Like So Many Things... (none / 0) (#3)
    by pluege2 on Sun Jul 11, 2010 at 11:19:08 AM EST
    does anyone believe Obama has done all he can to close Gitmo?

    ...obama has done his best to BS the left while kowtowing to the craven republican/conservative axis of evil.

    On Gitmo... (none / 0) (#5)
    by Romberry on Sun Jul 11, 2010 at 12:21:42 PM EST
    ...Obama talked the talk but didn't walk the walk. More than one Congressman and Senator has been quoted as saying that the admin never made it a priority or spent much time on the issue or otherwise did a thing to bring pressure to bear in order to see to it that the President's executive order was carried out.

    As far as politics when it comes to trials or tribunals, I'd like to see the Attorney General and the DoJ ignore the politics and get on with upholding the Constitution and the law.  Here too I don't think that the issue is so much the Republicans (though they are certainly a problem) as it is an administration that seems to operate out of fear of them and without any real adherence to principle.

    The adage is that people will follow someone who is strong and wrong rather than someone who is weak and right. I think there is some truth to that, and absent any real leadership, that's what many are doing.

    Comments from Carl Levin on Gitmo... (none / 0) (#6)
    by Romberry on Sun Jul 11, 2010 at 12:27:35 PM EST
    Via Glenn Greenwald:
    "There is a lot of inertia" against closing the prison, "and the administration is not putting a lot of energy behind their position that I can see," said Senator Carl Levin, the Michigan Democrat who is chairman of the Senate Armed Services Committee . . . . .

    Mr. Levin portrayed the administration as unwilling to make a serious effort to exert its influence, contrasting its muted response to legislative hurdles to closing Guantánamo with "very vocal" threats to veto financing for a fighter jet engine it opposes.

    Last year, for example, the administration stood aside as lawmakers restricted the transfer of detainees into the United States except for prosecution. And its response was silence several weeks ago, Mr. Levin said, as the House and Senate Armed Services Committees voted to block money for renovating the Illinois prison to accommodate detainees, and to restrict transfers from Guantánamo to other countries -- including, in the Senate version, a bar on Yemen, Saudi Arabia, Afghanistan, Pakistan and Somalia. About 130 of the 181 detainees are from those countries.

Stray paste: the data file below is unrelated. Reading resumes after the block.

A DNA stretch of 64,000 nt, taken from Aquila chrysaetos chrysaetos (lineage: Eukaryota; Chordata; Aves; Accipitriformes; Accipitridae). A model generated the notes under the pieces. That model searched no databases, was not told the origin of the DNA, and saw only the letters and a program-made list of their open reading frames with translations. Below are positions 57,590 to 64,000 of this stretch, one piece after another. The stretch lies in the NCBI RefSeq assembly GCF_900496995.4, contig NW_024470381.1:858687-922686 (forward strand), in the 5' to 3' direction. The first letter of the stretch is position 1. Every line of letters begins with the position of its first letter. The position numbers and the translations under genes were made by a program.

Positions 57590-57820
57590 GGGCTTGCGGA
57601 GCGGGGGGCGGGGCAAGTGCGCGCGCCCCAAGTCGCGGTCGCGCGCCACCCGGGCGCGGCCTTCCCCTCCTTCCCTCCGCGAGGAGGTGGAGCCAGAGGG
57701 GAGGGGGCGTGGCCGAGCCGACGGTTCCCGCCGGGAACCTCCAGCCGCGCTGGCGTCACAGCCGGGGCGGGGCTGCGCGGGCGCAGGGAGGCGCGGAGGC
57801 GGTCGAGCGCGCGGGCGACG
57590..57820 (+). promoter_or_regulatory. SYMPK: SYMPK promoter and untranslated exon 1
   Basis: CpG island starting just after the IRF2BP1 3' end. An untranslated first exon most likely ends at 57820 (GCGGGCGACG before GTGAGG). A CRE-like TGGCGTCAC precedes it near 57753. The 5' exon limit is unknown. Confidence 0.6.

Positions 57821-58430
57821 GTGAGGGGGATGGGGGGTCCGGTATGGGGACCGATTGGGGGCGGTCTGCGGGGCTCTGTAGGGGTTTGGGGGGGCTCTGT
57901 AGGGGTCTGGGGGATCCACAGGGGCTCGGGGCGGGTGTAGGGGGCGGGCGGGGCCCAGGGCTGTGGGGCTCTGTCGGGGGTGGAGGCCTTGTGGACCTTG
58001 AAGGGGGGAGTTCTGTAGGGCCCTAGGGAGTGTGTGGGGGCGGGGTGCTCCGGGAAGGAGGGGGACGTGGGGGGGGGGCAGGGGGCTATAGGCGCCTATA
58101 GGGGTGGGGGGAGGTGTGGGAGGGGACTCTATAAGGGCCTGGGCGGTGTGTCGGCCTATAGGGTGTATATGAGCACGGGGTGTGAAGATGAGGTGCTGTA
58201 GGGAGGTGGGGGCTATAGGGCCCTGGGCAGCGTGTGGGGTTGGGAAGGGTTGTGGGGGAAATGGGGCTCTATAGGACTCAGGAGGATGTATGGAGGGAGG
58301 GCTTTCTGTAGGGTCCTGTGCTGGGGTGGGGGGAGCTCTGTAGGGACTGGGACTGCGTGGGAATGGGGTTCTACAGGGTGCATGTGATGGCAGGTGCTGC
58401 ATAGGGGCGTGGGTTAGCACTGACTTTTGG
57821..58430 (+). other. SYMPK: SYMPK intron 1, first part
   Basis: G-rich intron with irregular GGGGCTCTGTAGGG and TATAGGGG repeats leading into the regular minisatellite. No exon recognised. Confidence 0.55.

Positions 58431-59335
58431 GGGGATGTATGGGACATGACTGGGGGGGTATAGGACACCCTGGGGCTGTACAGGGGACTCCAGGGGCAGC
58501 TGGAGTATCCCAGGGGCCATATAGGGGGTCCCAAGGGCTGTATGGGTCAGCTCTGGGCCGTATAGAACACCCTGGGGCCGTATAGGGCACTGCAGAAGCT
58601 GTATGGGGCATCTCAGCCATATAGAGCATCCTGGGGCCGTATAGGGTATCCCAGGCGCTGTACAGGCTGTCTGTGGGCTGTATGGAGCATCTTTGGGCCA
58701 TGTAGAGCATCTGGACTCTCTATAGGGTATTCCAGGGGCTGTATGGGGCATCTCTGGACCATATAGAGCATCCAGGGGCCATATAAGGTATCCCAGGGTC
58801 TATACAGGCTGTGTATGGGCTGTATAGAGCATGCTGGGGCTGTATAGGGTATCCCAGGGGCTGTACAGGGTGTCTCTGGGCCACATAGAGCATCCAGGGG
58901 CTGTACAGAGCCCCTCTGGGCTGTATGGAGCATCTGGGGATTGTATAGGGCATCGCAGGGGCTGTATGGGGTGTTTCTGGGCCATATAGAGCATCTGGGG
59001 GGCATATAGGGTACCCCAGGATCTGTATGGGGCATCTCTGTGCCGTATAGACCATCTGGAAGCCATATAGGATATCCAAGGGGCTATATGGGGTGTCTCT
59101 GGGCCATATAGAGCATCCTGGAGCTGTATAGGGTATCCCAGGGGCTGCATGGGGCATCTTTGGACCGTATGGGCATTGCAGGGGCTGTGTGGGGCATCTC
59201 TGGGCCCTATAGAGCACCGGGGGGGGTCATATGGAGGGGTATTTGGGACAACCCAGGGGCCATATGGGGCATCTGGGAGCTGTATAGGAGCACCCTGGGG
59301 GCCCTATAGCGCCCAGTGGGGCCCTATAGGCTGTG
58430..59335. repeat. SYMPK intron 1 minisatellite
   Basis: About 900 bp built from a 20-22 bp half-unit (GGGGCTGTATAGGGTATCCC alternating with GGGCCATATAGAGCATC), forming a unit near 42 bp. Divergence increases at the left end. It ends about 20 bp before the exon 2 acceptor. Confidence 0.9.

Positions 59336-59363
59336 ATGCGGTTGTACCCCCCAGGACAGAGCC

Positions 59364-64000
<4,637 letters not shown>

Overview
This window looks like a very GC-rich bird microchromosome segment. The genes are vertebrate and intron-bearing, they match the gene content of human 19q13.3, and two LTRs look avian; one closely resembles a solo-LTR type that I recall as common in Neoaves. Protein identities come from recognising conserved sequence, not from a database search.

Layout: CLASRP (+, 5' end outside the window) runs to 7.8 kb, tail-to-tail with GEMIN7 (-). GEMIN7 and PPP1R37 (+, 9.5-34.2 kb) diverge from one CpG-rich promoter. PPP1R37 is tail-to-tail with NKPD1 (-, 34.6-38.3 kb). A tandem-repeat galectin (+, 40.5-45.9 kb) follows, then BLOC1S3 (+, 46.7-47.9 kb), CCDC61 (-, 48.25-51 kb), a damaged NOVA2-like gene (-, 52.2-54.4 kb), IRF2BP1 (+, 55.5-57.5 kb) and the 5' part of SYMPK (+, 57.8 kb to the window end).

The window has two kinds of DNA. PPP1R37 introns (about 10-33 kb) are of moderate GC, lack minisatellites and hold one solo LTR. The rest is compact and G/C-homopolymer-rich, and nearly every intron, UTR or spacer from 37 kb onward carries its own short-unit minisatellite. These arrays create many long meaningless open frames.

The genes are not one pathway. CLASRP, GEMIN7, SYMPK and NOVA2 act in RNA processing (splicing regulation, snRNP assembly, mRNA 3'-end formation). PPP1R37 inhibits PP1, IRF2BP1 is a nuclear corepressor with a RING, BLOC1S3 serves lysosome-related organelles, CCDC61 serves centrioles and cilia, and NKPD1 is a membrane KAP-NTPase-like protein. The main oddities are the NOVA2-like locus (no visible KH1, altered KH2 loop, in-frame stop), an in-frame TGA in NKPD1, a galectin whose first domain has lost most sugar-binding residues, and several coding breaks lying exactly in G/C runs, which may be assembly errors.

"They are not really putting their shoulder to the wheel on this issue," Mr. Levin said of White House officials. "It's pretty dormant in terms of their public positions."

    (Emphasis from the original at the link.)

    WH is unwilling to play hardball (none / 0) (#7)
    by ruffian on Sun Jul 11, 2010 at 01:49:42 PM EST
    with Congress.  They could tell Congress they are closing Gitmo, and if funds are not appropriated to house the prisoners someplace else pending trials/tribunals, the prisoners will be sent back to wherever it was they were caught.  Period.  The choices are: in prison in America, or back to the "battlefield".  Then do it in a couple of cases.

    I personally believe it is all mostly theater anyway. With few exceptions, if these prisoners are released they will be no more or less dangerous than the terrorists we are creating by keeping them.  

    Empty threat (none / 0) (#9)
    by jbindc on Mon Jul 12, 2010 at 07:40:48 AM EST
    Most of those countries won't take them back and it would be political suicide.

    Did Bob Schieffer ask Holder about (none / 0) (#10)
    by republicratitarian on Mon Jul 12, 2010 at 09:24:30 AM EST
    the Black Panther issue?

    Sssshh (none / 0) (#11)
    by BTAL on Mon Jul 12, 2010 at 10:19:56 AM EST
    Don't mention that.

    Oooops (none / 0) (#12)
    by republicratitarian on Mon Jul 12, 2010 at 10:50:34 AM EST
    My bad, thought it would have been a prime time to ask the question, lol.

    Not really his purview though (none / 0) (#13)
    by Socraticsilence on Mon Jul 12, 2010 at 05:06:11 PM EST
    I mean since it was under the Bush admin's watch that the case occured and all.